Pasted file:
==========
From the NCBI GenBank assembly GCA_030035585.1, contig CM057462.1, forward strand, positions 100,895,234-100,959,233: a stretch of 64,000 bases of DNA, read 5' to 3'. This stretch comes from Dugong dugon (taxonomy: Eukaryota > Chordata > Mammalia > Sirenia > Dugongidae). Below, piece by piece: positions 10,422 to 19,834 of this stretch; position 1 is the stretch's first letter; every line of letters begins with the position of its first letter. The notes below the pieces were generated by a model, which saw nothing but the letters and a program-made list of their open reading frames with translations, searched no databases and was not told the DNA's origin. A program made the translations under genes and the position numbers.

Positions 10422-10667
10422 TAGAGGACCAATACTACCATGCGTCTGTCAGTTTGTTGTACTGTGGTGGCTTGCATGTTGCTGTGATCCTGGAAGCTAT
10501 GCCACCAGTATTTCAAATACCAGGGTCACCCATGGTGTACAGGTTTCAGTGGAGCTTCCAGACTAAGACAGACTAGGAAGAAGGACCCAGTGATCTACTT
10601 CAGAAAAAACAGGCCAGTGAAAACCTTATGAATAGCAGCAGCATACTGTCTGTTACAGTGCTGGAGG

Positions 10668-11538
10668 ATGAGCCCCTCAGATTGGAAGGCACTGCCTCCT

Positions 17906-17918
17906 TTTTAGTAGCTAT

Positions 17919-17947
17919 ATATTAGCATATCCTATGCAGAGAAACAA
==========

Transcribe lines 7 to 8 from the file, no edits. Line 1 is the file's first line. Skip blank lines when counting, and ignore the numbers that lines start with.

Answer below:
10668 ATGAGCCCCTCAGATTGGAAGGCACTGCCTCCT

Positions 17906-17918